• Christopher Morency

Streetwear Reigns Supreme, Say Teens

Brands including Adidas, Supreme and Gucci come out on top in a Piper Jaffray survey of young consumers, while Nike and Ralph Lauren are losing lustre.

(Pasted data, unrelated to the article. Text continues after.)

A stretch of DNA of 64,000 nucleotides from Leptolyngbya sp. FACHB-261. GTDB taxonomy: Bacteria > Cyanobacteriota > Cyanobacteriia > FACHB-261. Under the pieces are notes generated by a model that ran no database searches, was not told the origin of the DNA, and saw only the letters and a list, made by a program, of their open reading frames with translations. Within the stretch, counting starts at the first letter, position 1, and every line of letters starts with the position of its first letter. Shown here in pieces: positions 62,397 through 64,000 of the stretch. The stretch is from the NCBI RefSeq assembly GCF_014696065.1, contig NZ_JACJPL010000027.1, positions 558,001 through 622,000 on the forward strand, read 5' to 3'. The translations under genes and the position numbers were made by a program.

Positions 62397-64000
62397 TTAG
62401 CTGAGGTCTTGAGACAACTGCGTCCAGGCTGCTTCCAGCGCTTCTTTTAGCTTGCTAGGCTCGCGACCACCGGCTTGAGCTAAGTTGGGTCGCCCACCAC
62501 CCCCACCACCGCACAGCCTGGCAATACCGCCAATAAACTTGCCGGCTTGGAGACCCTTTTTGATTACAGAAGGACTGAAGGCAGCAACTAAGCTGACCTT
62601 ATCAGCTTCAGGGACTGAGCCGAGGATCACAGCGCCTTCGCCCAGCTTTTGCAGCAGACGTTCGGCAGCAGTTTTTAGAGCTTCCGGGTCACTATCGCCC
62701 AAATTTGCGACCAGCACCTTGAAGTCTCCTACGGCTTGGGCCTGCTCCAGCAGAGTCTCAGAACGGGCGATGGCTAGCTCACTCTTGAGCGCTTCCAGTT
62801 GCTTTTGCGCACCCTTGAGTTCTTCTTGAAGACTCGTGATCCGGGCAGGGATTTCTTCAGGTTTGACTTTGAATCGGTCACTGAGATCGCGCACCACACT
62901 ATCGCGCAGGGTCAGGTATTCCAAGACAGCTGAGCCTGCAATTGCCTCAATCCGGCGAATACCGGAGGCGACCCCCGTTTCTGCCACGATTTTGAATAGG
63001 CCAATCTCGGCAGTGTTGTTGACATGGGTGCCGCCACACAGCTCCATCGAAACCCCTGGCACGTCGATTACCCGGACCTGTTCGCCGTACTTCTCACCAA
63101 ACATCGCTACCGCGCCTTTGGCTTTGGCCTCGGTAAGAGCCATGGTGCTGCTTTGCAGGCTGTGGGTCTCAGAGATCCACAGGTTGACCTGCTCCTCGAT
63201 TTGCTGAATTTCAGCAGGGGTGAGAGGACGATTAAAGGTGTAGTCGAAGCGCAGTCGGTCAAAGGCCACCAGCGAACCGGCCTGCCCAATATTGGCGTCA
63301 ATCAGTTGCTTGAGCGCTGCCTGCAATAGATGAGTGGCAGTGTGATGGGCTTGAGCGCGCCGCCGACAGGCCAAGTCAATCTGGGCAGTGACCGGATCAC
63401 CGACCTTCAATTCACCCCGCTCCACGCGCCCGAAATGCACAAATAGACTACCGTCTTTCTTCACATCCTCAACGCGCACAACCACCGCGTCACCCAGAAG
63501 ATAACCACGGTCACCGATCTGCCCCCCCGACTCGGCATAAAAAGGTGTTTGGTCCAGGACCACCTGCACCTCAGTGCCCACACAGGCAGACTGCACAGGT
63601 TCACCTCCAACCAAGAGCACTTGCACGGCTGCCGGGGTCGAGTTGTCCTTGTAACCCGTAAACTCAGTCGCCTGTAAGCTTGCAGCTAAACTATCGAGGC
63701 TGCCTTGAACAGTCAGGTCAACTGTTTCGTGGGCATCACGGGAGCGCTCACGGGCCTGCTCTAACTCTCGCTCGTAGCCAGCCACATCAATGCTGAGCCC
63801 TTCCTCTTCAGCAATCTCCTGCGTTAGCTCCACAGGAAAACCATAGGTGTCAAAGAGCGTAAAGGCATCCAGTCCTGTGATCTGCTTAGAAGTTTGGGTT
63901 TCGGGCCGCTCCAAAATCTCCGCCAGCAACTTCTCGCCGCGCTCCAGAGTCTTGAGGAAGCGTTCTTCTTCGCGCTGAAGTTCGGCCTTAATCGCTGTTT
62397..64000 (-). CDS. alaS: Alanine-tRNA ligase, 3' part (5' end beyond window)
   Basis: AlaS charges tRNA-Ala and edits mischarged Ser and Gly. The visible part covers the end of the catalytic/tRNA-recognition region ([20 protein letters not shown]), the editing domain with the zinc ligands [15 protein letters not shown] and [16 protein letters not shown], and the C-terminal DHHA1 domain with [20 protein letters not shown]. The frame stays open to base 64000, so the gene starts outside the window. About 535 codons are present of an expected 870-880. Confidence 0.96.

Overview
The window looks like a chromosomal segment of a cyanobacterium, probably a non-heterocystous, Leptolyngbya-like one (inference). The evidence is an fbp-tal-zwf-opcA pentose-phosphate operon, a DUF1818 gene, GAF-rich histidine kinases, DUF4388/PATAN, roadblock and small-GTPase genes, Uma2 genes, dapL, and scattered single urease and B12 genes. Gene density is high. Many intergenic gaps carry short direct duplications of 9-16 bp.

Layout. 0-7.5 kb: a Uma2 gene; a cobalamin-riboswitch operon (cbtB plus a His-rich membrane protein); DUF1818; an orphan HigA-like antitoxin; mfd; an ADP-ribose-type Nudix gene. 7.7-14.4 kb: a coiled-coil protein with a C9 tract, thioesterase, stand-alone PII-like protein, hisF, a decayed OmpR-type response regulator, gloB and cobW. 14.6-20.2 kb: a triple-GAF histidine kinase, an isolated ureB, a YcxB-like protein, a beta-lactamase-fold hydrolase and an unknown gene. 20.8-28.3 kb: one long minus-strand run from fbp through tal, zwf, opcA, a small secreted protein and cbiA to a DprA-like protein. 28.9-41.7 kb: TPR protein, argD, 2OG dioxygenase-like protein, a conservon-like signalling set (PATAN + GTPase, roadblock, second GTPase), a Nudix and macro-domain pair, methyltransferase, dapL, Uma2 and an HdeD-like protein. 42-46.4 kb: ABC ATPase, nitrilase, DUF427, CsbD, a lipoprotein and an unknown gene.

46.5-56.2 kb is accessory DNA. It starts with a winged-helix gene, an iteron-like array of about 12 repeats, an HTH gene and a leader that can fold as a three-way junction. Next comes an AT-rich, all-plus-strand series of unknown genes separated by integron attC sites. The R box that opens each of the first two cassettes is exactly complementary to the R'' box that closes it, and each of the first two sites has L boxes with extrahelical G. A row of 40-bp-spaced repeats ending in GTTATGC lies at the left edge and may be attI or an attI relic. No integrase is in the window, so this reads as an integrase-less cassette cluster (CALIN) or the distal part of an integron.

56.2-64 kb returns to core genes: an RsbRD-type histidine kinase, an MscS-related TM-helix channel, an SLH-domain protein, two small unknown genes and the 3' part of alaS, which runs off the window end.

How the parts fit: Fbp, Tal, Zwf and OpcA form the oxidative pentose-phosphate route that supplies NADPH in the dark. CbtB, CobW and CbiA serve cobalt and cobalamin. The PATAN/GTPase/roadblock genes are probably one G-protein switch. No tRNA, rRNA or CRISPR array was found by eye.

LONDON, United Kingdom — Teens are flocking to streetwear labels — and running from brands that have not embraced the trend, according to survey by Piper Jaffray. Demand for clothes and shoes with a “street” aesthetic soared up the investment bank’s semiannual list of brands teens listed as their favourite in a survey of 6,000 young consumers. Adidas cracked the top 10 for the first time among teens whose household had an average income of about $100,000, while Supreme rose from 10th place last fall to 7th in the latest survey. Vans saw the biggest gains in the footwear category, from the preferred choice of 9 percent of teens a year ago to 16 percent in the spring survey. Streetwear’s rise came at Nike’s expense. The company remained the most popular apparel brand, but was picked by just 23 percent of teens, down from 31 percent a year ago. “Both Vans and Adidas have this ‘open-source’ platform where they allow pop culture to help guide and influence how they are positioned with the consumer today,” said Erinn Murphy, senior research analyst at Piper Jaffray and co-author of the report. “Having a very collaborative environment when it comes to the softer side of brands is very important. Both of those brands were open to that, whereas Nike has historically been a performance-led company.” Brands taking a reinvented approach to their 1990s archives — the era of logo mania — are also appealing to teens, Murphy said. Gucci entered the top 10 in the latest survey, while lower-priced brands that heavily feature their logos, including Tommy Hilfiger and Champion, have also gained. Meanwhile, Ralph Lauren, which has not featured its logo as heavily, was not a top 10 choice for male teens for the first time since 2002, according to the report. The company has only recently started rolling out limited-edition capsules such as its “Snow Beach” and “Stadium” collections. But it might have missed its chance with young consumers, Murphy said. Overall teen spending increased by 6 percent compared to Fall, and is up 2 percent from a year ago, to $2,600 a year. Clothing is listed as the second highest expense at 16 percent for men, behind only food. For women, apparel was in the top spot, at 25 percent of spending. Teen beauty spending hit an all-time high of $386 per year, up 4 percent from the spring 2016 survey — led by skincare, which increased 18 percent year-on-year. Moreover, Amazon remains unchallenged among favourite websites to purchase from with 44 percent of teens listing the e-commerce juggernaut number one. The report, which assesses the spending patterns, fashion trends, use of technology and media preferences of more than 6,000 US teens, with an average age of 16.

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